If you ever hesitate between two volumes (to within 5 or 10 liters), I would advise you to take the larger one, so that it is easier to access your equipment. When everything is really “packed”, it is not very funny.
Average approximation depending on the type of hike
As we have seen, you need to determine the volume of your bag according to your needs and constraints. I am a little reluctant to give you standard values because it is too general. For example, for the same hike, a person can have a 35 L bag and another one a 70 L bag. So, if I do it anyway, it’s to give you an idea.
These are only approximations, which are based on an average hiker in average hiking conditions (water supply possible at least once a day, no special equipment, non-extreme weather conditions, not too bulky equipment, balanced sharing between teammates, etc.).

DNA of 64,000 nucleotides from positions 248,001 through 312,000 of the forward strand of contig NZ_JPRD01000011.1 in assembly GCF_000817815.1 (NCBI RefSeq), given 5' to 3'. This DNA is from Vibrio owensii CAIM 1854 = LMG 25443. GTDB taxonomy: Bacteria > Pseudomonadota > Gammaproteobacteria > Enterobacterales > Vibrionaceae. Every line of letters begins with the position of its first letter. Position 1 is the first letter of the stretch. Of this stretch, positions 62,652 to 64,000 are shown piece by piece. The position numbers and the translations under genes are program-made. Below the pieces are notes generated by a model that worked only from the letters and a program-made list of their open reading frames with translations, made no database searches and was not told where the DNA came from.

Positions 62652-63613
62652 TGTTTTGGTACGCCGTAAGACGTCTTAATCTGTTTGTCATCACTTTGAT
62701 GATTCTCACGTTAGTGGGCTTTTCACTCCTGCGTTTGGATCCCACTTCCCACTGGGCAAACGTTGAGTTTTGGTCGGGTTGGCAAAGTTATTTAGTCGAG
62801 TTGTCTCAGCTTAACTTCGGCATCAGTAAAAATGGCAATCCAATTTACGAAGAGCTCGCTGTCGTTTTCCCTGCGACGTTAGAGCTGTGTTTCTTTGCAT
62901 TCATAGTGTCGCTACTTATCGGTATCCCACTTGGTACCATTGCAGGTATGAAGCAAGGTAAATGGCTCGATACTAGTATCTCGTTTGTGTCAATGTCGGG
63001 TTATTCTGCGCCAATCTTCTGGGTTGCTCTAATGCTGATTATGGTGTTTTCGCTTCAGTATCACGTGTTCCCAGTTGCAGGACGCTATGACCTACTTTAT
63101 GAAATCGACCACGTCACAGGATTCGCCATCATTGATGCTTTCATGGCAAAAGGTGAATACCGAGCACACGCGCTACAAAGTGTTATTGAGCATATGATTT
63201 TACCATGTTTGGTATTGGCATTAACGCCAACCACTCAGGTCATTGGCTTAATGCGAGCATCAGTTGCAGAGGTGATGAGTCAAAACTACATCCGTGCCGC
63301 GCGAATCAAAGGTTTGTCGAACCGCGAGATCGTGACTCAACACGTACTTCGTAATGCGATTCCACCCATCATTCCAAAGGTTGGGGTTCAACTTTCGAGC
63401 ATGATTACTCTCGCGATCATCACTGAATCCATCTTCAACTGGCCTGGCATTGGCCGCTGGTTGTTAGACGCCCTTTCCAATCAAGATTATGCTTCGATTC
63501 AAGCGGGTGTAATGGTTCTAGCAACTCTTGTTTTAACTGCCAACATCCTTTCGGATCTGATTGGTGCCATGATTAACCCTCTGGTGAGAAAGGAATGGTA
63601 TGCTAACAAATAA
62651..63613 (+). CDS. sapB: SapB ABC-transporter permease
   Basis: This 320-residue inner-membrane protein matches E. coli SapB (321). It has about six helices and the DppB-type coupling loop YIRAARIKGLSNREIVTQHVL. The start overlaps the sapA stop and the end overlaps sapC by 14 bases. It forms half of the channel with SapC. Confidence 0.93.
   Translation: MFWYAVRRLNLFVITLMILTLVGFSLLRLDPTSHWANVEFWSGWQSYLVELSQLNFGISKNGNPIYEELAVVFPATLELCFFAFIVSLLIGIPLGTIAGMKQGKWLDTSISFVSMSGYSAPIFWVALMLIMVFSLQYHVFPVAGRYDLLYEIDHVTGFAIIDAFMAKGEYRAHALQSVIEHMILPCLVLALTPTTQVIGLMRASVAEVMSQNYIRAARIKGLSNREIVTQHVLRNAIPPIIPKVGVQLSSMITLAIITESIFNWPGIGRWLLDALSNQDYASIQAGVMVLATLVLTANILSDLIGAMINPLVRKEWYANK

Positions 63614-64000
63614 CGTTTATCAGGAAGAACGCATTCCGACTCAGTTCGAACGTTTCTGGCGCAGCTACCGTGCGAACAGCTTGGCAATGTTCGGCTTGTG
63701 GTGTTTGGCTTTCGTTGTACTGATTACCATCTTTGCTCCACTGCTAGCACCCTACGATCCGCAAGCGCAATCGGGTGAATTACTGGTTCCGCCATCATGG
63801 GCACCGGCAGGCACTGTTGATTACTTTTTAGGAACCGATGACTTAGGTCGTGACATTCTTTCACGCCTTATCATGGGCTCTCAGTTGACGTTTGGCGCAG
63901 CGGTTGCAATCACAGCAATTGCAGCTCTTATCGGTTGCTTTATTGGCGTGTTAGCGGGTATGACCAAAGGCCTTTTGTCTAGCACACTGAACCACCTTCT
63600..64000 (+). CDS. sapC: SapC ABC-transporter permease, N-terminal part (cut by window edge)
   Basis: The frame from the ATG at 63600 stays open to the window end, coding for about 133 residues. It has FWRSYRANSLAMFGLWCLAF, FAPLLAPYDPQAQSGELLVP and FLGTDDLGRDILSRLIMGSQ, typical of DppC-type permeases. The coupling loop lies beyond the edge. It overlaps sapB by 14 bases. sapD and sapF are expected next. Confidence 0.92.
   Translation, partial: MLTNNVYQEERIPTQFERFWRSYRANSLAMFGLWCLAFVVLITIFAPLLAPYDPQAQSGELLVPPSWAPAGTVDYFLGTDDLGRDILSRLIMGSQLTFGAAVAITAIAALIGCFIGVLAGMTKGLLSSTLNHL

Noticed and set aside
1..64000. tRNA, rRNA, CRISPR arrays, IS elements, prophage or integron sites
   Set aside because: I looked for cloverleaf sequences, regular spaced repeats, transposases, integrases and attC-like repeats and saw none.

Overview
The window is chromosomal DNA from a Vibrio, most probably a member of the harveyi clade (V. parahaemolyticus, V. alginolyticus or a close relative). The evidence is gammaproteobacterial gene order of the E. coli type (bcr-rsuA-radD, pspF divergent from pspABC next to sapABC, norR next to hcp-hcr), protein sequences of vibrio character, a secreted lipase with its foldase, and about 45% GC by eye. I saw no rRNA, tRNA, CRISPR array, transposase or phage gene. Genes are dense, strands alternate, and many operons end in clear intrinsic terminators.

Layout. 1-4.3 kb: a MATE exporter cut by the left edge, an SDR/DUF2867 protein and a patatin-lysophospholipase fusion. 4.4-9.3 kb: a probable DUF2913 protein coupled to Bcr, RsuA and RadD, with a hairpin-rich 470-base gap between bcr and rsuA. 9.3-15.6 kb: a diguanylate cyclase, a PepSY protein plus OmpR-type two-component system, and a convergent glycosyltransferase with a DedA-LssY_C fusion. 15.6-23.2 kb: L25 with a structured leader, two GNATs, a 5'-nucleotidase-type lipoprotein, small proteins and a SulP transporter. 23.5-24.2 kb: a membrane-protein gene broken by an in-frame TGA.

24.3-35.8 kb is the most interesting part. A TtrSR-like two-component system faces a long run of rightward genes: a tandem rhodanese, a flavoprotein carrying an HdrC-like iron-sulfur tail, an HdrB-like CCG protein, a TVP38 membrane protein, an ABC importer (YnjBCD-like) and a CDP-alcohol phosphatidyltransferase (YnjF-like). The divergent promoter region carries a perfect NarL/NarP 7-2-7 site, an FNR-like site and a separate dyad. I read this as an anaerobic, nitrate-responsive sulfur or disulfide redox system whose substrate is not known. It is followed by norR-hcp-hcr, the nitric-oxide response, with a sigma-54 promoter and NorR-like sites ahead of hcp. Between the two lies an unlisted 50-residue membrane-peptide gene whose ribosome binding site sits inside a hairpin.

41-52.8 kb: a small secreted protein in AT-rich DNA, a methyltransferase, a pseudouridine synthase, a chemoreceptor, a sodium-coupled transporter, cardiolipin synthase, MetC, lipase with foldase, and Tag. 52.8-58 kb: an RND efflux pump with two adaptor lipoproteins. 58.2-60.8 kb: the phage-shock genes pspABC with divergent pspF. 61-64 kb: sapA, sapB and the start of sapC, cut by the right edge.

For example, this table is not valid for a person hiking in the high mountains and requiring mountaineering equipment, for a person hiking with children, for a person practicing ultralight hiking, etc.
Yes, but what do I put in it?
If you have followed well, you must first gather all the rest of the material before looking at the volume of the backpack. But you are probably wondering what to put in your backpack. To give you an idea, you can download the list of material that I offer on the blog. If you are interested in a reduced list, you can take inspiration from the contents of my bag on the GR20.
Volume is not the only criterion for choosing a hiking backpack, but it is an important criterion. I have already seen some people with a bag that is too small and more material hanging outside than material inside. As far as I’m concerned, I made the mistake of the bag is too full and filled up completely. Maybe you’ve already been fooled too?
If this article helped you, don’t hesitate to share it with your friends. Because if they choose a bag that is too small, you could find yourself carrying some of their equipment…